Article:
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Insect Pest Control

Wally-Richards-thumb

It is not often that I get excited about some gardening aspect these days but this week I am very much so. It all started off recently when the local community newspaper published an article on insect pests which I had written. Along with the article they placed a picture of a garden with a raised crop cover spread over the vegetables growing. I saw the picture and did not take any further notice. Then the phone started ringing with local gardeners asking what was the cover and where could they obtain some. I had come across various crop covers in the past mainly used by commercial growers in limited situations. It can work out very expensive to cover a hectare of land with a raised cover. I also have noted that the new dreaded pest called the potato/tomato psyllid has big populations currently causing havoc with late crops of potatoes and ruining tomato plants.

Even down in Southland gardeners are not lifting the good yields of potatoes that they are accustomed to because of the psyllids. (They are luckier down there as the psyllid population take longer to get going so they get some reasonable size potatoes, which set earlier and then the smaller ones that were affected because they set later). You can spray Neem Tree Oil regularly and apply Neem Tree Granules to the soil to reduce the damage but with each female laying 500 eggs it is a battle.

Wouldn’t it be nice if they developed a force field that you could put around your vegetable garden and it kept out all pests including insects, cats, birds and anything else that might harm our crops.

Well a crop cover might not be as good but it would do the same sort of job. So I went in search of suitable crop covers and found two that would work well. The first of these is an Insect Mesh that is 4 metres wide and whatever length required.
It is clear, 45gsm and gives a 15% shade factor. Rain will pass through but most insects, cats, birds would not. Ideal for larger insect pests such as white butterfly, moths, beetles down to about adult aphids. The gaps of the mesh would unfortunately allow some small insects such as psyllids to get through; though it could act as a deterrent. Nice price being about $5.00 a cut metre. (also ideal for whitebait nets).

The other one is a special Quarantine mesh, white, 125gsm 3.3 metres wide, 50 x 25 mesh with a 25% shade factor. This is the type that is used when quarantine situations are required in regards to imported plants, under which they are grown till they have met MAF requirements.

I don’t think a very small insect like the psyllid would be able to get through this small gauge net.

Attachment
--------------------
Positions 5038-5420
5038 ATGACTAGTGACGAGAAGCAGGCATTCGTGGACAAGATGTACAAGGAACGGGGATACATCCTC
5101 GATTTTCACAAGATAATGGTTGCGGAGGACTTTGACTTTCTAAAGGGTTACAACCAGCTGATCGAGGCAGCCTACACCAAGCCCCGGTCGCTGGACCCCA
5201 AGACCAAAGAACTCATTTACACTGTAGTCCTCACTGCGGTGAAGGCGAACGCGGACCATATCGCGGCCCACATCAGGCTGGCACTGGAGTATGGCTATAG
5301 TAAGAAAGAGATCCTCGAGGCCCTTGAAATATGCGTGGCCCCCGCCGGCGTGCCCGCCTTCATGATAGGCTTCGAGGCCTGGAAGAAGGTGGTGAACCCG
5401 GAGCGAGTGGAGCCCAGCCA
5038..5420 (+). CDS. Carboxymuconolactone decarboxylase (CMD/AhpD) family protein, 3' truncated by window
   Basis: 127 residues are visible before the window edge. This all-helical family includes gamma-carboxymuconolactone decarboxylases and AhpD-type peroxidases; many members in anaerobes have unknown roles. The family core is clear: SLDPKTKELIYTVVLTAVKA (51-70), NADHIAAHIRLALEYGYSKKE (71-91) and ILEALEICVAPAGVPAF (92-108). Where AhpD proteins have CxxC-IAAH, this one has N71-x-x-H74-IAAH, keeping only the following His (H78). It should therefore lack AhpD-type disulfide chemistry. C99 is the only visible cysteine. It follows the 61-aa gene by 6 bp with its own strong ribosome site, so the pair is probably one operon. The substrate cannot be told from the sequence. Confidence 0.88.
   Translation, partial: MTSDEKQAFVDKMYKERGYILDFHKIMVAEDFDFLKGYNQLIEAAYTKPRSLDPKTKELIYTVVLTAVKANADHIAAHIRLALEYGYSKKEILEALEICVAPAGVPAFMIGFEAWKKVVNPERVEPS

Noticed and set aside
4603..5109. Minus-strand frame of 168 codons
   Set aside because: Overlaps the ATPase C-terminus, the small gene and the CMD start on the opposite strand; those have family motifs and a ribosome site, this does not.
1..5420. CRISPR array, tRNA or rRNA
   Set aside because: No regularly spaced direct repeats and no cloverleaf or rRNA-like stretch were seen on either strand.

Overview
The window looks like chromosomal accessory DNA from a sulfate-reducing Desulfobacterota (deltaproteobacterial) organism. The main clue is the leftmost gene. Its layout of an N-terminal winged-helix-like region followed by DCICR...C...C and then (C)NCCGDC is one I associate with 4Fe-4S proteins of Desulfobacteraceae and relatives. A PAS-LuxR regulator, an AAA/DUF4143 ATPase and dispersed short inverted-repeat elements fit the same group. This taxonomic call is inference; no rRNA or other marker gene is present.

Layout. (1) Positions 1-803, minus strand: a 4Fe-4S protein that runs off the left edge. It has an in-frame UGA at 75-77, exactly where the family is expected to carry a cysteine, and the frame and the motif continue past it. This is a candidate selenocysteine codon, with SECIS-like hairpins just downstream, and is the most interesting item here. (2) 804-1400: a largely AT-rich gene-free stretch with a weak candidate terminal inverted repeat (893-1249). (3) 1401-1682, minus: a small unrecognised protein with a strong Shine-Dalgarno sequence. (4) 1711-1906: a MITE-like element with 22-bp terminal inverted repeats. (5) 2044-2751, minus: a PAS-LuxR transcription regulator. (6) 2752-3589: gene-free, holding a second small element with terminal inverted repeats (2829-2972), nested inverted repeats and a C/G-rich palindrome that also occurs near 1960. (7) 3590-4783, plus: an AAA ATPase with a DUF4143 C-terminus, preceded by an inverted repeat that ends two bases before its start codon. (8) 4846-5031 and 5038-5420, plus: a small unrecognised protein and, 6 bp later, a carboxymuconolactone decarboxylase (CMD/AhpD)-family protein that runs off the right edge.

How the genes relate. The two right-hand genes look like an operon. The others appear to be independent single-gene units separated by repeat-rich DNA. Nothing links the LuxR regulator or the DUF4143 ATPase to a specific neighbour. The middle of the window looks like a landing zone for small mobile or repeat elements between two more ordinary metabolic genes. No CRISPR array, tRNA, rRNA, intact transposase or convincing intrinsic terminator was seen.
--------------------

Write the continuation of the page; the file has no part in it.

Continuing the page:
They are more expensive of course at around about $17.00 a cut metre, 3.3 metres wide.
Also these mesh products are fairly new in New Zealand and have mainly been used by commercial operators especially over entrances to glasshouses and tunnel houses. I see a great potential for home gardeners to use them for crop protection. For instance I am going to test the Quarantine one by planting a late crop of potatoes in one of my raised gardens. I will plant the seed potatoes deep using Neem Tree Granules and then cover the area completely with the Quarantine mesh. It will be raised about a metre above the soil to give ample room for the potatoes to grow and held in place so wind, rain and watering will not be a problem.
I think I will be able to achieve a late crop without having to spray Neem Oil for the psyllids.
You may like to try either covering yourselves and as far as I am aware they are not available in Garden Centres only by mail order. (Contact me for details)  There are various ways you can make supports for the meshes, for small applications loops of no 8 wire, next would be plastic conduit pipe into larger hoops before having to build a structure out of wood or other materials.
Excellent for using over raised gardens.

The Insect mesh would be ideal at this time of the year for gardeners that are planting brassicas for their winter crops. Keeping the white butter fly off the plants along with grey aphids, moths, pesky birds and cats that like to dig up young seedlings.
The shelter offered by the mesh should also enhance the growth of the crops as well.
Given due care the meshes should last for many a season, so a good investment.
Problems ring me at 0800 466464  (Palmerston North 3570606)

2 comments on “Insect Pest Control

  1. jennyredhen on said:

    Dear Wally. I have ignored my brassica plants and now they are covered in the grey eggs of white butterflies. Is it too late for me to save them.

  2. It really depends on what brassicas you are growing, get them treated asap and they should be ok unless they have been eaten.

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